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Another Wall Falls in Berlin

Germany: An east-west local alliance of reformed Communists and the nation's ruling party could unite the capital, most residents hope.

January 17, 2002|CAROL J. WILLIAMS | TIMES STAFF WRITER

BERLIN — A coalition uniting leftist parties of Germany's east and west takes power in this bankrupt capital today, forging an experimental partnership that some see as the crowning glory of reunification and others as a political sellout that could cost Chancellor Gerhard Schroeder his job in elections this fall.

The alliance of reformed Communists and Schroeder's Social Democrats after months of negotiation has inspired hope and celebration among most Berliners, symbolizing a genuine growing together of the two sides of a city that the Cold War divided and claimed as its front line.

But the coalition agreement signed Wednesday also led several prominent Social Democrats to resign from Schroeder's party in protest of a pact that they think unites them with former oppressors who built the Berlin Wall and shot those trying to escape.

The nine-member government to be sworn in today replaces a transitional leadership put in place seven months ago after Berlin's strangling financial crisis brought down a "grand coalition" led by the conservative Christian Democratic Union.

The capital, which has the status of one of Germany's 16 federal states, is mired in debts of $36 billion and has had to mortgage museums and monuments to the federal government because it can't afford to maintain them. The German government moved to Berlin from Bonn in 1999.

By uniting Schroeder's party and the former Communists, now known as the Party of Democratic Socialism, the coalition agreement will test whether the leftist politicians from across the former divide can cooperate and compromise for the collective good of Berlin's 3.5 million residents.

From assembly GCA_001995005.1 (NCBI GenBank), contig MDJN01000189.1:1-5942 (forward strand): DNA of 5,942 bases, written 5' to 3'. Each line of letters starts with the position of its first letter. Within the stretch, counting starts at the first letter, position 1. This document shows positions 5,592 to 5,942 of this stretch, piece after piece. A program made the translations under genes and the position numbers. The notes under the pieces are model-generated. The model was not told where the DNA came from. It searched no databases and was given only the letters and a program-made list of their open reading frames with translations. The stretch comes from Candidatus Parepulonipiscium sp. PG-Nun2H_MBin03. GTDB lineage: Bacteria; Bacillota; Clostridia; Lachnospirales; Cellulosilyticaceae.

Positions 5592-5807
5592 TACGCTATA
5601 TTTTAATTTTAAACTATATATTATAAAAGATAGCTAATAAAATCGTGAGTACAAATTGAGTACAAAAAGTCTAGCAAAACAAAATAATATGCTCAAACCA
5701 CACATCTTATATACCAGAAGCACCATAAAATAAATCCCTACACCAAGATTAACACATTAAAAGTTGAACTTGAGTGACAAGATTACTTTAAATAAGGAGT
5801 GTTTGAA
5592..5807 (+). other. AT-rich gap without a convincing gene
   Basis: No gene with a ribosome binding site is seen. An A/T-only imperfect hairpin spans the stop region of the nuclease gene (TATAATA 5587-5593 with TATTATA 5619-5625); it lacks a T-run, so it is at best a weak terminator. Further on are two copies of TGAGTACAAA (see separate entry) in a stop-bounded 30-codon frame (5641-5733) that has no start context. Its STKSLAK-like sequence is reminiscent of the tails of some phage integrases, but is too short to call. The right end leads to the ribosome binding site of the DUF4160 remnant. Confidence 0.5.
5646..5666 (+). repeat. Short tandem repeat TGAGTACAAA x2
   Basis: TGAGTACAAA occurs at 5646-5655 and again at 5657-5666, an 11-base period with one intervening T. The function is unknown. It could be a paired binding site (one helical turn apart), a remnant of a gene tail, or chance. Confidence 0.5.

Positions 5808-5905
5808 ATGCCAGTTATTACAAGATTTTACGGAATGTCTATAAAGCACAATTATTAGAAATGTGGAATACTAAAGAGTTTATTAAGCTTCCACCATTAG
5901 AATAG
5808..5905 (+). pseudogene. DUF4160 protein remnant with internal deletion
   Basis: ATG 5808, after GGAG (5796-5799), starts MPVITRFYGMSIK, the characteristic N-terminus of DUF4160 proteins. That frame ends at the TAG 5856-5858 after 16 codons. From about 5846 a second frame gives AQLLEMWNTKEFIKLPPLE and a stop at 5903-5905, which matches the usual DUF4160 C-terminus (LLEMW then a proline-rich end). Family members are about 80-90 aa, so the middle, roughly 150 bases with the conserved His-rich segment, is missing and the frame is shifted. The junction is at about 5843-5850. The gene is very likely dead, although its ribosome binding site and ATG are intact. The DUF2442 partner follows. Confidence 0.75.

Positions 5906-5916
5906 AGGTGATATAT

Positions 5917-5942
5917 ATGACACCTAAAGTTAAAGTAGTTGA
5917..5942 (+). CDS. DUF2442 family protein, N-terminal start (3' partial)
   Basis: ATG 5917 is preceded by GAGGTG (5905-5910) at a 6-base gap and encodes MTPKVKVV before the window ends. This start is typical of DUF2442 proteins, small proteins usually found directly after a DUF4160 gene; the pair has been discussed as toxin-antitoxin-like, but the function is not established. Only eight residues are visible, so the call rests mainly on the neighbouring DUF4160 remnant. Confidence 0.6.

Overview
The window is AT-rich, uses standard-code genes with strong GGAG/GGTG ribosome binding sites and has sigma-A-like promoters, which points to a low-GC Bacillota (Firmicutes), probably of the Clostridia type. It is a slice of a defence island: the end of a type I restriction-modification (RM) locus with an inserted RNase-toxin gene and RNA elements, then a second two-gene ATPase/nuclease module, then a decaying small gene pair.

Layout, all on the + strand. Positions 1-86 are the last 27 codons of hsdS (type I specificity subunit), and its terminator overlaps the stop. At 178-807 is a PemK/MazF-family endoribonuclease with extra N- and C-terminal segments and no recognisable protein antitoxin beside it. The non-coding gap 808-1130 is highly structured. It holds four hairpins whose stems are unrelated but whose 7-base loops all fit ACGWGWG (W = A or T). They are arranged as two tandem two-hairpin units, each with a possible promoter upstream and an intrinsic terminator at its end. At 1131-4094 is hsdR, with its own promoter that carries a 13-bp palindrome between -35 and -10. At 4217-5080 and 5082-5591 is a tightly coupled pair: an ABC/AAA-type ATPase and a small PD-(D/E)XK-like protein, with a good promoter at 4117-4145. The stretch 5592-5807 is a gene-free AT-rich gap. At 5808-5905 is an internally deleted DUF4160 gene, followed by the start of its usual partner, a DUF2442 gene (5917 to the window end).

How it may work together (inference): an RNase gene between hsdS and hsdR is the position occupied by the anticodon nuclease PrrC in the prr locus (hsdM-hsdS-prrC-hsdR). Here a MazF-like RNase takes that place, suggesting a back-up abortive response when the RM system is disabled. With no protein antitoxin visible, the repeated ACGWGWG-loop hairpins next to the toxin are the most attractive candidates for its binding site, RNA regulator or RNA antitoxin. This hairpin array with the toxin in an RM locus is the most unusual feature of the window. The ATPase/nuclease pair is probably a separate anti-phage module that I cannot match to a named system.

"Both parties can now make the unity of our city into something it has not yet experienced. Citizens of east and west can now feel themselves equally represented," said Stefan Liebich, the Berlin leader of the PDS. "This is a great day for Berlin."

Berlin's mayor, Social Democrat Klaus Wowereit, who is Germany's first openly gay state leader, initially tried to negotiate a three-party coalition with the environmentalist Greens--with whom Schroeder's party governs at the national level--and the pro-business Liberal Democrats.

But that proposed concoction proved too politically unwieldy, forcing the Social Democrats to reconsider partnership with the former Communists despite the fact that a sizable share of the membership of Schroeder's party was staunchly opposed to collaborating with descendants of the architects of division.

Twelve members of the Berlin chapter of the Social Democrats resigned after the 120-page coalition deal was signed, including two prominent figures in the Cold War-era resistance to the Communist forces that then surrounded and isolated West Berlin.

The Social Democrats won 30% of the October Berlin vote, called after the last government was felled in June by the finance scandal. The PDS earned 23%, just shy of the 24% garnered by the Christian Democrats, who were long the most powerful party in Berlin and are held responsible for the reckless spending that plunged the capital into debt.

Schroeder has called the PDS partnership here a result of unique circumstances, rather than a test of the parties' ability to work together that could be repeated at the national level. Federal elections are set for Sept. 22, and Schroeder faces a tough challenge from the conservatives, who have been casting the Berlin coalition deal as a moral capitulation.

The PDS still harbors some throwbacks, but its most influential members reflect the transformation of the party since the fall of the Berlin Wall in 1989.

Gregor Gysi, a charismatic lawyer who is the most popular figure in the PDS, has taken on the all-important role of Berlin economics chief--a post that will force the welfare-oriented party to make painful cuts in social security if the capital is to escape its financial crisis.

Even if the Berlin experiment with east-west rapprochement is a one-time political gamble, it will probably become a yardstick for measuring the Social Democrats' success in overcoming economic woes that could influence the federal elections.

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